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Re: [tlug] Is a power supplier under warranty?

Darren Cook writes:

 > >> What does "one year guarantee" mean then? :-)
 > > Usually it's a "one year warranty"; but yes, you have a
 > > order to compete with the bigger fish, some manufacturers offer
 > > guarantees instead...
 > I thought they were synonyms (and my dictionary for 保証 lists both
 > guarantee and warranty), but a quick google tells me (that in British
 > English at least) a guarantee is what you get as part of your main
 > purchase, a warranty is something you pay extra for:

This one looks a heck of a lot more reliable to me, in American or

As far as I can tell from reading several links from a Google search,
in common-law jurisdictions a warranty is a contract, usually
specifies repair or replacement as the remedy for any of several
specific defects in a physical good, and usually is provided as a
written document with the product.  The fact that the warranty is a
contract means that the buyer must actually pay for it (ie, provide
consideration), but that doesn't necessarily mean "extra", as the
physical good may always come bundled with the warranty.  (This is
automatically true of "implied warranties", for example.)  Typically
warranties are voided by transfer of the product (since the new
recipient has not paid the original seller anything).

A guarantee is more generally a promise to perform some function at a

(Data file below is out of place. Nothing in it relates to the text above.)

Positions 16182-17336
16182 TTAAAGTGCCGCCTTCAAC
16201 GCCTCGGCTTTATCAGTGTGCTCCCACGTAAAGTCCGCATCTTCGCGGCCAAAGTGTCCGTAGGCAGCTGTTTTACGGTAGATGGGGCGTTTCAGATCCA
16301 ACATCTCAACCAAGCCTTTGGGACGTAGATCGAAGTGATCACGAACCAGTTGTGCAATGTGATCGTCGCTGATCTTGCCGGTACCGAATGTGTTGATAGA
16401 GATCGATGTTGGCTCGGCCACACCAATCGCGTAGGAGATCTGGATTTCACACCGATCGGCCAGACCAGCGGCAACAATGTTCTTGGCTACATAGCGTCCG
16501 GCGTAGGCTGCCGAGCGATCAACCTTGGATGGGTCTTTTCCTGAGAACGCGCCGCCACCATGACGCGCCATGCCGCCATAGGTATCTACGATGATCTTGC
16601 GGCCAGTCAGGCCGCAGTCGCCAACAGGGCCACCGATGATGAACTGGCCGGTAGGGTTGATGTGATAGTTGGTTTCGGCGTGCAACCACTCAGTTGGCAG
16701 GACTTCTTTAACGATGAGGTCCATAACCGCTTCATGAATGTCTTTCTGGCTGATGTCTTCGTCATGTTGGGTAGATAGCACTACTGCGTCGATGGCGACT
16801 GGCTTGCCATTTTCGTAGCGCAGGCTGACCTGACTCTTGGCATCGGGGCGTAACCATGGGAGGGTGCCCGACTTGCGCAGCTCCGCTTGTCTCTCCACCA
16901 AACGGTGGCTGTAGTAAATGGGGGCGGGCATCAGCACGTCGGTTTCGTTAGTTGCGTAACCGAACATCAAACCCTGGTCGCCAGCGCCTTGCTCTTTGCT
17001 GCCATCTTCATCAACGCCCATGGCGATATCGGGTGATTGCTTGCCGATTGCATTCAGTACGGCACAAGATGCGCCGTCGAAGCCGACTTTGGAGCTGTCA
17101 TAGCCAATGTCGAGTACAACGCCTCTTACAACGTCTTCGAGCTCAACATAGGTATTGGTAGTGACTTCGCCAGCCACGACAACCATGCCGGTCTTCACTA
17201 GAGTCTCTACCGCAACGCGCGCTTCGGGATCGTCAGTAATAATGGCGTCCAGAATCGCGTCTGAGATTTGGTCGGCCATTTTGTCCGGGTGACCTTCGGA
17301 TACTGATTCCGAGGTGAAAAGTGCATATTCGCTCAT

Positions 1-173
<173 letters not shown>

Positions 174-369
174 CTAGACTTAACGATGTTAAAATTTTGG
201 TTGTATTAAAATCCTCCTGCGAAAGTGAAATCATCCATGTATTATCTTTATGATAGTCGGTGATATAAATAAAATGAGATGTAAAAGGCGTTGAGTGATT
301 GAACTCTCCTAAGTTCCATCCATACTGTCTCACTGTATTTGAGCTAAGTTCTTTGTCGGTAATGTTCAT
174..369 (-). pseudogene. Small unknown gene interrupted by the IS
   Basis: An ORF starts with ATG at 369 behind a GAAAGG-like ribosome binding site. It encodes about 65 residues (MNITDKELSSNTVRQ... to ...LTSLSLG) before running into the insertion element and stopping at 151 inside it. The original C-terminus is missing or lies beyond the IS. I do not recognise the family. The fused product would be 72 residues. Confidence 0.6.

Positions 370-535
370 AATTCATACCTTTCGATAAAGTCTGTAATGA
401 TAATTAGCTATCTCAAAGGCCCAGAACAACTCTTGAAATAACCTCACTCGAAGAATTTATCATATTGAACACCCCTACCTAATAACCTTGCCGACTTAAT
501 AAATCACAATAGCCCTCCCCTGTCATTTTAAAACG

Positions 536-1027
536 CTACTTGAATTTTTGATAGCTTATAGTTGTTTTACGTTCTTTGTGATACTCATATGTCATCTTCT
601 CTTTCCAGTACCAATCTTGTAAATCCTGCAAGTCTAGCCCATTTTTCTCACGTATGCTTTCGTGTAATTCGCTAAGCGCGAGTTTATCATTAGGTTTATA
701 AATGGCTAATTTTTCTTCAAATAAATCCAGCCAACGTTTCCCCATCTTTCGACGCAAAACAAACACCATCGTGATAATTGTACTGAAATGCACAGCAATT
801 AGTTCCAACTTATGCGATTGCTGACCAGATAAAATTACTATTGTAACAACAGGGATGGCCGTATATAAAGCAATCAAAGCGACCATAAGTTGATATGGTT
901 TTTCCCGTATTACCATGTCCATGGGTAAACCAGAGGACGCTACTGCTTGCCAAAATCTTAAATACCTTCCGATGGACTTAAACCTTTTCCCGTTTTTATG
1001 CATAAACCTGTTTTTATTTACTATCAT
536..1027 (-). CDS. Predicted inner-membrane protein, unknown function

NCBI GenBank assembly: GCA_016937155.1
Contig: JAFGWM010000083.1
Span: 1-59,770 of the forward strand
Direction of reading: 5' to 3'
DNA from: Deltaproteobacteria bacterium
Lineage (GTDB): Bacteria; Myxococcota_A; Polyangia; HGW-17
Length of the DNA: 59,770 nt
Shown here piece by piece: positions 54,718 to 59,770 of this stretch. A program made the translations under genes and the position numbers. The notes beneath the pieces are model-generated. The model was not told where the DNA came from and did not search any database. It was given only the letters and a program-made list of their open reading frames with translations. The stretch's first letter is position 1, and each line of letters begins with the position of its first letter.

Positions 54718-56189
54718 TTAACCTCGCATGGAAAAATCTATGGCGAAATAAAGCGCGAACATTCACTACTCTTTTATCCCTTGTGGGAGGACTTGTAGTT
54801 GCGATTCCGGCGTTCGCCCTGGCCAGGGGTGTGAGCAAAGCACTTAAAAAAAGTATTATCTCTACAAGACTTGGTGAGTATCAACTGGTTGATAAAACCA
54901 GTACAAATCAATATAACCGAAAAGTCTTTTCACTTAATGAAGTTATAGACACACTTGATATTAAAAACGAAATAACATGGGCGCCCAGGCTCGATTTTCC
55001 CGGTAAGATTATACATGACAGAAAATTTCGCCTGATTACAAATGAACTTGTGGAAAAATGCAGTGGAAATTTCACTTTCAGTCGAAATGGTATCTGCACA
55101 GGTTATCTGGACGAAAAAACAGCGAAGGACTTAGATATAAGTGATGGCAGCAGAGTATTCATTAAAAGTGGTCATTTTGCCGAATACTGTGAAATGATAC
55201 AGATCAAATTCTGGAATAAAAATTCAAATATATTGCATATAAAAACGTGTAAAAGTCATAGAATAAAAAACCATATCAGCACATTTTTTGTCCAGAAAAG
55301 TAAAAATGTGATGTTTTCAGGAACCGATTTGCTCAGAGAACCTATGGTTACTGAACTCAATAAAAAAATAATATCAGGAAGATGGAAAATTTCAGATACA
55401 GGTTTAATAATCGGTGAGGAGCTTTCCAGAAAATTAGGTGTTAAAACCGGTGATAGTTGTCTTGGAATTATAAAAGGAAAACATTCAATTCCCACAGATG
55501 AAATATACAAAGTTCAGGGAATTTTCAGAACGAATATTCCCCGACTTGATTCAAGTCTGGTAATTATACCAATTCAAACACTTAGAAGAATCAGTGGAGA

certain level of quality, often by a physical good but also frequently
applicable to a service.  A guarantee need not be a formal written
contract, but might also be a statement in a public advertisement or
the like.  If it is clearly intended to convince people to buy the
product, it may be valid in the absence of payment, and often will be
transferable to third parties along with the product.

As far as I can tell, only "warranty" has legal meaning in the U.S.
That is, "guarantee" has a rather different meaning: the *person* to
whom a guaranty[sic] is made.  A guaranty is a third party's promise
to fulfil the second party's promise, if the second party does not
keep it (in Japan, 連体保証人 is an obnoxious, because ubiquitous and
very frequently abused, example).  For the U.S. meanings, see

However, the EU has directives about "guarantees".

I think that sufficiently clouds the issue!

 > Which is being pedantic but, hey, this is TLUG ;-)

If you didn't know that by now, well, now you do! :-)

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